ARE BINDING FINANCIAL AGREEMENTS ACTUALLY BINDING?
March 21, 2013
You may be considering entering into a Binding Financial Agreement with your partner or spouse following the breakdown of your relationship. You may have been advised that entering into a Binding Financial Agreement was easier and less stressful and did not require the involvement of the Family Court.
In a current appeal before the Full Court of the Family Court of Australia, the appellant is seeking to have his pre-nuptial agreement set aside on the basis that the solicitor who prepared the document failed to give him proper legal advice on the advantages and disadvantages of entering into the agreement.
In 2004 and 2010 amendments were made to the Family Law Act 1975 requiring strict compliance by solicitors as to the legal advice to be given to their client at the time the client enters into a pre-nuptial agreement or a Binding Financial Agreement.
This resulted in a flurry of litigation by people who had entered into such agreements seeking to have them declared invalid, to enable them to avoid their obligations, by stating their solicitor had not meticulously followed the procedure set out when giving legal advice.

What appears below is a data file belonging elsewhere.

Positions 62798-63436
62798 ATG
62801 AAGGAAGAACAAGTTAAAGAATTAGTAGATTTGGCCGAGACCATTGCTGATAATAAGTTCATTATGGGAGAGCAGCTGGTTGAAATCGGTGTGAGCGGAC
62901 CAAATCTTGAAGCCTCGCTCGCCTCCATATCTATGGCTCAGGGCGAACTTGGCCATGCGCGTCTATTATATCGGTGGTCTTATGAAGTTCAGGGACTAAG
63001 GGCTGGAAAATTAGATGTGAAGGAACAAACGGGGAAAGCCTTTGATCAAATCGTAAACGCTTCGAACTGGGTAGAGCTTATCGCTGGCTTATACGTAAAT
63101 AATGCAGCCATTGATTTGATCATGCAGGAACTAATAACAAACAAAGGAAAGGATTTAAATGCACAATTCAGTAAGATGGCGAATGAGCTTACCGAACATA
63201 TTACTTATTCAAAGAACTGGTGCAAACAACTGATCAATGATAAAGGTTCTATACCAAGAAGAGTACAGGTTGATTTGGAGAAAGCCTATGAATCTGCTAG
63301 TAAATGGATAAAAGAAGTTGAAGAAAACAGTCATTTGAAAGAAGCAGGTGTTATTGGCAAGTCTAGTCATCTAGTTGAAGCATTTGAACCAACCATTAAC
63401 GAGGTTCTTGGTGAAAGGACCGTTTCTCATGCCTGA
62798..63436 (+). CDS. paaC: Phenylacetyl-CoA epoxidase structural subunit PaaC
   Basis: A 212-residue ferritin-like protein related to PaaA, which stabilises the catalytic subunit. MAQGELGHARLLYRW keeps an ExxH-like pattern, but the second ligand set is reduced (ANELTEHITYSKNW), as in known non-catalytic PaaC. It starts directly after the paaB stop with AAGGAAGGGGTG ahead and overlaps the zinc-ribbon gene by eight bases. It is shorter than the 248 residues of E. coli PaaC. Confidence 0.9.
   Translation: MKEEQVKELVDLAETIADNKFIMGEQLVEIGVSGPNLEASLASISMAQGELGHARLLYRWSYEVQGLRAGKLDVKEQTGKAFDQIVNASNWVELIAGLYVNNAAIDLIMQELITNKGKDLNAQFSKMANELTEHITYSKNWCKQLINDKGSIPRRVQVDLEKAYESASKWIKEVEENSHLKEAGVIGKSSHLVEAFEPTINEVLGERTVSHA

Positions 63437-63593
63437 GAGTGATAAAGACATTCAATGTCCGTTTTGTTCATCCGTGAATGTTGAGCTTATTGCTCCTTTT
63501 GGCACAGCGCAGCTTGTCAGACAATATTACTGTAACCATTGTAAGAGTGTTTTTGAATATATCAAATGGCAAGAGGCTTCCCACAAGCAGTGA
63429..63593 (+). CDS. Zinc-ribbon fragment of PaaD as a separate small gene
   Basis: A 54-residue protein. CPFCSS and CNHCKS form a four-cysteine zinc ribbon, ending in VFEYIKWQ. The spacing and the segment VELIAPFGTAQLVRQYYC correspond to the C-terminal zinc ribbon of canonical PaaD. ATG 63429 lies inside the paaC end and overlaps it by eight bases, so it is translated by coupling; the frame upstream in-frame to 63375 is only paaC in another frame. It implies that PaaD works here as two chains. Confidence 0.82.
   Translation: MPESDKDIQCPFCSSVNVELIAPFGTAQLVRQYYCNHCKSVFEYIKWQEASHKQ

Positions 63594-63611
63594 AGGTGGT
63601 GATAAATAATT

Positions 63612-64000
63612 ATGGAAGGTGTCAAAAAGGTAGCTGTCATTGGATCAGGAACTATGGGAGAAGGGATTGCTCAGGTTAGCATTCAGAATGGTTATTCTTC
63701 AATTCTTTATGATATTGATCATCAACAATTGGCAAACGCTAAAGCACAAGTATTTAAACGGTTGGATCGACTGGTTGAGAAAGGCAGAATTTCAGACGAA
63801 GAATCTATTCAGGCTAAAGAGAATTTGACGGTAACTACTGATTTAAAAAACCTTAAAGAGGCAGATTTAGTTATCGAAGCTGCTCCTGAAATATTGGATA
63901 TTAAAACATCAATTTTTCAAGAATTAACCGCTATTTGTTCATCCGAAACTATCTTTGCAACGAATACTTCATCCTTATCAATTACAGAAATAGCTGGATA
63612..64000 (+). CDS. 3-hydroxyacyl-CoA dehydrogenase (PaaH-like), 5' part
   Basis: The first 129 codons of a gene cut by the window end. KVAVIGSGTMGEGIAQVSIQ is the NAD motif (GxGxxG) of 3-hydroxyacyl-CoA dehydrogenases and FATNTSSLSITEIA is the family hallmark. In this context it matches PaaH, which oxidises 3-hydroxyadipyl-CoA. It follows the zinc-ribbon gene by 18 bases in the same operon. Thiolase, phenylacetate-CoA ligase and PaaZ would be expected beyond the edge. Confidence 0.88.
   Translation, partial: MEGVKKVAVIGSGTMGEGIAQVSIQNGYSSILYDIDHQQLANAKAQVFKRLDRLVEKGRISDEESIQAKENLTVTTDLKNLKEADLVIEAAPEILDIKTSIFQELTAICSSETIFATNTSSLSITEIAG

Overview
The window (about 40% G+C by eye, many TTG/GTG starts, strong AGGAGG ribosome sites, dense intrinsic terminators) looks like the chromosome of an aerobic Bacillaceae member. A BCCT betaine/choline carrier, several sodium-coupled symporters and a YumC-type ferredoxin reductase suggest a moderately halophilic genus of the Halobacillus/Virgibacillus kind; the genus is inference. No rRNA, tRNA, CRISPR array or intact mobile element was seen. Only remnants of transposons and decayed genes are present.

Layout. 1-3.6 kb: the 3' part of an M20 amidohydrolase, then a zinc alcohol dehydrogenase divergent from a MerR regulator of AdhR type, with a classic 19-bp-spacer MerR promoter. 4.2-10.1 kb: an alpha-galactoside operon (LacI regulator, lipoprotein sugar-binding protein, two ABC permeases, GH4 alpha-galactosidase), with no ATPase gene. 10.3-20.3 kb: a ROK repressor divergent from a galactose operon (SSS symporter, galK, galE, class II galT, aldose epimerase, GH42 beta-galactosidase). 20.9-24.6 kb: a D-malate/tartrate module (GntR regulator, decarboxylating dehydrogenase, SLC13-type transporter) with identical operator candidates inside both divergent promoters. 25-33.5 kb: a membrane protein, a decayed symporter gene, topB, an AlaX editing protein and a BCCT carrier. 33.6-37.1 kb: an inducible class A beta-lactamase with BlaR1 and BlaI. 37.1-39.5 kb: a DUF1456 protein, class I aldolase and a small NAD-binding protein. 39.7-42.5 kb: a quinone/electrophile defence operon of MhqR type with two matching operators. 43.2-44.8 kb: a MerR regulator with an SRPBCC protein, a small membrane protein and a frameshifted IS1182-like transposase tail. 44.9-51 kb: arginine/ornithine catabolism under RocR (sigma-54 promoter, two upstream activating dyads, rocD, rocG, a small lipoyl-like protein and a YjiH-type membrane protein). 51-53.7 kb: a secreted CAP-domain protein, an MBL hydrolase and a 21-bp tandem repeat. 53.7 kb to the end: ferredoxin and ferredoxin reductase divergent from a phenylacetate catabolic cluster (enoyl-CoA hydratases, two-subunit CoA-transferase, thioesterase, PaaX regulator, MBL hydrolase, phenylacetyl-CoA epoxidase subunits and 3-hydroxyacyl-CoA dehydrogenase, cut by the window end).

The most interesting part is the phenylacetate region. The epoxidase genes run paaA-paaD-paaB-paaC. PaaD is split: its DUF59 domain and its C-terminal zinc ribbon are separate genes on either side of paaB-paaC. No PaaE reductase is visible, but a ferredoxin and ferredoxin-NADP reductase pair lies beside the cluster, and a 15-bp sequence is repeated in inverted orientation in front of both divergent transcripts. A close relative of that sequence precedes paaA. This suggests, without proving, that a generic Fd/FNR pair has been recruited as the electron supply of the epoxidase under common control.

Many such agreements have now been overturned and law firms are questioning the protection offered to their clients if they enter into such agreements.
Websters Lawyers recommends that you consider an alternative to entering into Binding Financial Agreements by setting out the agreement reached between yourself and your partner/spouse in an Application for Consent Orders and filing the documents with the Family Court. The Court will then consider if the Orders sought are proper and, if so, will make Orders by consent.
Websters Lawyers recommends there is far more certainty that your agreement will by upheld should the other party attempt to have it set aside as it is an Order of the Court and not simply an agreement in writing made between the parties.
If you would like to speak with a specialist family lawyer regarding the best way to protect your assets (whether before, during or after the relationship) contact Websters Lawyers in Adelaide to arrange a free initial consultation.